By Yew Lun Tian, ​​Ahmad Ghaddar and Olesya Astakhova

BEIJING, Nov 25 (Reuters) – China, the world’s largest oil importer, did not promise to disclose whether it will release crude from its reserves, as requested by Washington, while OPEC sources said the US action has not made the producer group change course.

On Tuesday, the administration of US President Joe Biden announced plans to release millions of barrels of oil from its strategic reserves in coordination with major consuming nations such as China, India and Japan, to try to cool prices.

The United States has made the biggest commitment to a reserve release of 50 million barrels of pre-approved sales along with loans to the market, but without China the action would have less impact.

There were no further announcements from Beijing on Thursday, after China said the day before it was working on releasing its own reserves, confirming a report from Reuters last week that China will release crude according to its needs.

Biden told a briefing on Tuesday that China “could do more.”

Rumors of coordinated action drove crude prices down before the US announcement, but the international market rose more than 3% on Tuesday, when Washington confirmed it would use its strategic reserve and the market lacked clarity on the intentions of China.

The market is also eager to see OPEC’s next move, as Washington’s announcement sparked speculation that the Organization of the Petroleum Exporting Countries and its allies, collectively known as OPEC +, might respond.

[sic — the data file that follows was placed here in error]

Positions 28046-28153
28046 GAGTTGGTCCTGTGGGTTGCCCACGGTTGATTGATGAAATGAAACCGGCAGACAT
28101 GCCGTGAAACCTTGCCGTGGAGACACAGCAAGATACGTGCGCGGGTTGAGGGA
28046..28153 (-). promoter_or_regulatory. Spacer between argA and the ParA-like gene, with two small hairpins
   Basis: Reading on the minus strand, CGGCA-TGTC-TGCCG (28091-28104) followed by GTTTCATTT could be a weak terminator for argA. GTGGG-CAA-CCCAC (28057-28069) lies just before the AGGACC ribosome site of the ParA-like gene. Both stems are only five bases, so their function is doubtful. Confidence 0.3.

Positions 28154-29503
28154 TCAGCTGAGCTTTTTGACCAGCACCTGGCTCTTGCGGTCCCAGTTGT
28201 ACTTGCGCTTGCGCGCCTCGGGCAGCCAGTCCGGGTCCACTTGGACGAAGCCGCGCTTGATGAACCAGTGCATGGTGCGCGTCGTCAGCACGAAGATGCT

However, three sources told Reuters the group is not considering pausing its deal to boost production by 400,000 barrels a day each month, a rate considered too slow by some consuming nations.

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Demand for fuel collapsed early in the pandemic, but it has resurfaced this year and crude prices have risen, fueling broader inflation.

Biden, who faces low approval ratings ahead of next year’s Congressional elections, was frustrated after OPEC + ignored his repeated requests to pump more oil. Retail gasoline prices in the United States have risen more than 60% in the last year, their fastest rate of increase since 2000.

On Thursday, Brent crude was down about 0.5% at $ 81.55 a barrel.

OPEC +, which includes Saudi Arabia and other US allies in the Gulf, as well as Russia, will meet again on December 2 to discuss the policy.

The group is monitoring whether oil markets are balanced, Iraqi Oil Minister Ihsan Abdul Jabbar said on Wednesday, adding that the group needs to study the latest data before making supply decisions. (Reporting by Yew Lun Tian in Beijing, Ahmad Ghaddar and Noah Browning in London and Olesya Astakhova in Moscow; additional reporting by Timothy Gardner and Alexandra Alper in Washington and Arathy S Nair and Florence Tan in Singapore; written by David Gaffen; edited in Spanish by Carlos Serrano)